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Electronic Literature (DIKULT 203, Fall 2011)

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2011
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Abstract (in English): 

Aim and Content

Electronic literature is literary fiction and poetry created for the computer and the network. Genres of electronic literature, while focused on poetics, have connections to other forms of digital culture such as network art and computer games. In this course, students will read works of electronic literature as for instance hypertext fiction, digital poetry, and interactive fiction. Students will also study theoretical and critical studies of electronic literature.

Creative practice is an important component of the course, and all students will participate in the production of collaborative work of electronic literature, either created from scratch as a website or similar, or modifying an existing work of electronic literature. The necessary technical skills will be taught as needed. Students will also receive practical training in analyzing electronic literature, in particular in analysis of how the elements common in electronic literature, such as images, motion, time and space and interactivity influence the text of experience and reader experience, and how this also complicates our understanding of traditional narrative and poetry.

 Learning Outcomes

After successfully completing this course, students will have:

  • an overview of the history and genres of electronic literature
  • familiarity with key works of hypertext fiction, digital poetry, and interactive fiction
  • an understanding of how visual, kinetic, temporal and interactive features work in narrative and poetry in electronic literature, and how they complicate our understandings of the reader and of the literary in general.

After successfully completing this course, students will be able to:

  • apply theories about electronic literature in their own interpretations of specific works
  • reflect upon their own creative practice and use feedback to improve their work
  • write specifically for digital environments
  • grasp elementary principles of programming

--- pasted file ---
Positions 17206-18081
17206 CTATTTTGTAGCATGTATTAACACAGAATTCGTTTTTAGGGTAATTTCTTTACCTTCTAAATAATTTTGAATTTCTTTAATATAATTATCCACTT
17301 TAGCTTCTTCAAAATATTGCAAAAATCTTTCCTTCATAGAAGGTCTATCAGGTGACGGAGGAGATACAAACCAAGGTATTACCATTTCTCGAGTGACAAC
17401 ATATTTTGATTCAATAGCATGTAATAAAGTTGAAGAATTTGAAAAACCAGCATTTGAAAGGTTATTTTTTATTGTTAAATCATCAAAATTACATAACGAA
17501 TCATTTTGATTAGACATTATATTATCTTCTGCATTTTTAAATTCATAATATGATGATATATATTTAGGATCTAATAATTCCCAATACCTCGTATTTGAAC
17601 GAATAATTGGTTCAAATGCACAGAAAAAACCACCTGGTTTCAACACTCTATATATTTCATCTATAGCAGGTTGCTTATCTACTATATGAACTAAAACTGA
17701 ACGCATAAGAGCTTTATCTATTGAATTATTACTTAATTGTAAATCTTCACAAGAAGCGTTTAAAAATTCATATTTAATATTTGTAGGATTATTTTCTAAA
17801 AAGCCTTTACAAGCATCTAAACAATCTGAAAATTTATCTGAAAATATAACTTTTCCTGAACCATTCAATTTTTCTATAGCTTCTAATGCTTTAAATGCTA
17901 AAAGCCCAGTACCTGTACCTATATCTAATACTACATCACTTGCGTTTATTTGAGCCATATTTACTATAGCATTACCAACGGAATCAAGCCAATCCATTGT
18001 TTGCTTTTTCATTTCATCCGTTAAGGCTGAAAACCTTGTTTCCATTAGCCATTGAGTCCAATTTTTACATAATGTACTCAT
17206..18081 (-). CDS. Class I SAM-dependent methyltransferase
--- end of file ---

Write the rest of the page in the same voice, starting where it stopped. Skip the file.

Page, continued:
• understand coding and design as elements of writing practice.

 In addition to class meetings, each student will have one supervision meeting with the lecturer in connection with semester thesis.

 Compulsory Requirements

There are two compulsory activities.

1)     Students will participate in a collaborative practical project (this discussion will take place online).

2)     Each student will choose a work of electronic literature to they present orally to the class and write a critical description of at least 400 words (these will be scheduled for Thursdays beginning week 38, and must be thematically appropriate for the week).

In order to take the exam it is required that the student has participated in at least 75 percent of the teaching and classroom activities. Course participation is approved by the course leader.

 Assessment methods

Students can choose between two alternative assignment types:

1)     Create a work of electronic literature and write an introduction to the work of 1,500 words that sets it in a critical context.

2)     Write a comparative analysis of two works of electronic literature, 4000 words in length.

 More detailed presentations of compulsory and semester assignments will be presented on the studentportal.

 Recommendations: Mapping your thoughts.  Using a sheet of paper or using a digital tool, create a pictorial outline of your readings in electronic literature.  Designate each work and draw (and label) lines that connect the works you are reading (look for formal, historical, material, or conceptual connections between the works.)  In another color, map the critical works you are focusing on, along with their connections. Then, after you have mapped what you have studied, draw lines back to historical forms and draw lines forward to anticipated forms, try to name these connections.  Use this method to tease out connections and engage in speculation that will be useful in completing your term project.  Eventually, we will be bringing these notes together in small workgroups, and try to use some of note-taking to facilitate tagging activities in an online database.

 Grading Scale: Grade scale A-F.

 Office hours: Professor Heckman's office is HF449. Office hours will be 9:00-10:00 T, Th, and by appointment.

 

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Eric Dean Rasmussen